Jeffrey Howenstine, 60, has plead guilty to one count of attempting to engage the services of a minor for prostitution. The plea, which came on January 17th in Ingham County Circuit Court, leaves the former Lansing school teacher facing 2.5 years in prison. Originally charged with sexually assaulting a former student, Howenstine will be compelled to register with the Michigan Sex Offender Registry for 15 years.

The case against Howenstine developed after officials investigated and charged Tyrone Smith with sex trafficking. Smith, 46, pled guilty to two counts of sex trafficking and was sentenced to 25 years in prison in 2016. Smith told Ingham County detectives that Howenstine was a former client of his.

When officers questioned Howenstine, he admitted to paying at least two of the women Smith trafficked for sex, one of whom is was a minor when the crimes were alleged to have occurred. While in custody, Howenstine told a detective he had a “sex addiction”, but said he was unaware that one of his victims was a minor. Ingham County Sheriff’s Office Detective Amber Kenny-Hinojosa told reporters that “(Howenstine) admitted when he looked for prostitutes, he looked for the age of 18 to 25 years.”

Howenstein recently testified in the sex trafficking trial of Amber Speed, a Lansing woman who was recently convicted of running a criminal enterprise involving the prostitution of minors. Howenstein told jurors that he was blackmailed by Speed after soliciting and paying Speed for sex with trafficking victims. He estimates that he paid “at least $20,000” to Speed over two years.

The former Otto Middle School band leader brought the school’s music program to national prominence but was accused of coercing a 15-year-old girl to perform oral sex acts on him in 2000. Howenstein denied the charges and was eventually acquitted by a jury on three counts of third-degree criminal sexual conduct in 2002.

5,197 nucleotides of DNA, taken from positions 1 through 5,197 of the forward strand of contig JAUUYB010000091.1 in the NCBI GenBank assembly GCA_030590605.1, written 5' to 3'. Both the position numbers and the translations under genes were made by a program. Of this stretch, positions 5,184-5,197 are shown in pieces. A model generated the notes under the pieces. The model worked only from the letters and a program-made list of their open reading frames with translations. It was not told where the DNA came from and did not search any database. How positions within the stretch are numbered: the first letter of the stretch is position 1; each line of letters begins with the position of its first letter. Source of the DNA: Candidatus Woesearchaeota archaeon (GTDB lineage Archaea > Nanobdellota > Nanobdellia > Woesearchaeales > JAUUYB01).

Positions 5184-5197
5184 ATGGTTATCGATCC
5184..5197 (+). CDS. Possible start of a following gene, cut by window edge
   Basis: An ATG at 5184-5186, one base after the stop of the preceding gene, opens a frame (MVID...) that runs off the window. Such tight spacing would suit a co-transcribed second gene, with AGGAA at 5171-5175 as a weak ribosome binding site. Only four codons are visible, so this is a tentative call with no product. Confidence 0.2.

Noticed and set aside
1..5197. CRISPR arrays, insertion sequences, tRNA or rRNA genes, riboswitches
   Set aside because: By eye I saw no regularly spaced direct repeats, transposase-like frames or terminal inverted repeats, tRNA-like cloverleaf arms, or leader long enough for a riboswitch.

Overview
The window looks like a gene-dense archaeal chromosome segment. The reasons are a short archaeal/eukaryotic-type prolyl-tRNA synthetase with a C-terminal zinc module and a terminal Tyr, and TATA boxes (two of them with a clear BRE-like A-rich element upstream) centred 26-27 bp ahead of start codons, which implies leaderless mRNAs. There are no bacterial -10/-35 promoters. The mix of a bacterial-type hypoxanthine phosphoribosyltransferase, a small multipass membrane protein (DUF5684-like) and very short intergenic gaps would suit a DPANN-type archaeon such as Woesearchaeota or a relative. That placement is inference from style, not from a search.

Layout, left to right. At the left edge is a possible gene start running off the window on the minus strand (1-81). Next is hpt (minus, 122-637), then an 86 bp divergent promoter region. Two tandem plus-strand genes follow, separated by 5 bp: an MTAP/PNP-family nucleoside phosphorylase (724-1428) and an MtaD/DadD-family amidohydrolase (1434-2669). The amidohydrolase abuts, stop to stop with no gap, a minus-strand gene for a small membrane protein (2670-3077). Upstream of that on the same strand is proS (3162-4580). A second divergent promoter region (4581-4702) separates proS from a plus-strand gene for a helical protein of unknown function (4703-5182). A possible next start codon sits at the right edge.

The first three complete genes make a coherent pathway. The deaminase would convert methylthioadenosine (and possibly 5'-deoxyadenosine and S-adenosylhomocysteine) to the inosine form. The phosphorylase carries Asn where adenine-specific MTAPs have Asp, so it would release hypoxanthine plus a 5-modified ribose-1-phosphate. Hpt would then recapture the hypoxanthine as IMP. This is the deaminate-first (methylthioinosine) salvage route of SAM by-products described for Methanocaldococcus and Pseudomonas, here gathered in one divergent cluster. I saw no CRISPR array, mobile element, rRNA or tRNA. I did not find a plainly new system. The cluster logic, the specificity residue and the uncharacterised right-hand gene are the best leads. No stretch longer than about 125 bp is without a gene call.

Following the acquittal, Lansing School District paid Howenstine $120,000 to leave his job. He was then hired as a school band director in Melvindale, working there for nine years until he retired in 2013.

Frank Reynolds, Howenstine’s attorney, said that his client was “looking forward to sentencing in order to conclude [the trial]”. Reynolds also noted that he was not aware of any other pending charges, criminal investigations, or other legal movements against his client. Ingham County Circuit Court will formally sentence Howenstine on February 21st.

Michigan couple charged in torture, death of 4-year-old girl


Two residents of Sumpter Township, Michigan, are facing charges of felony murder, second-degree murder, first-degree child abuse, and torture involving the death of a four-year-old girl. Candice Renea Diaz, 24, and Brad Edward Fields, 28, were arrested near Lake Park, Georgia, on January 11th following a multi-state manhunt. Diaz and her boyfriend were suspects in the death of Diaz’s daughter, Gabrielle Renae “Gabby” Barrett.

On January 1st, Sumpter Township Police responded to a 911 call involving an unresponsive child at the Rawsonville Woods Mobile Home. When officers arrived, family members were administering CPR to the infant victim, who displayed severe burns on their limbs. The girl was taken to Saint Joseph Mercy Hospital in Ann Arbor, Michigan, but was pronounced dead shortly after arriving. The Washtenaw County Medical Examiner declared the death a homicide after discovering traumatic injuries and pathologies of abuse over a prolonged time period.

Responding to an email by the press, Sumpter Township Police said they had visited Diaz and Fields’ home before while responding to a domestic dispute in May 2016, but no children were home during the dispute. In the same statement, Sumpter Township Police Gabrielle was residing in her maternal grandmother’s custody at the time of her death, and only moved to Diaz’s residence the previous summer to attend a local school.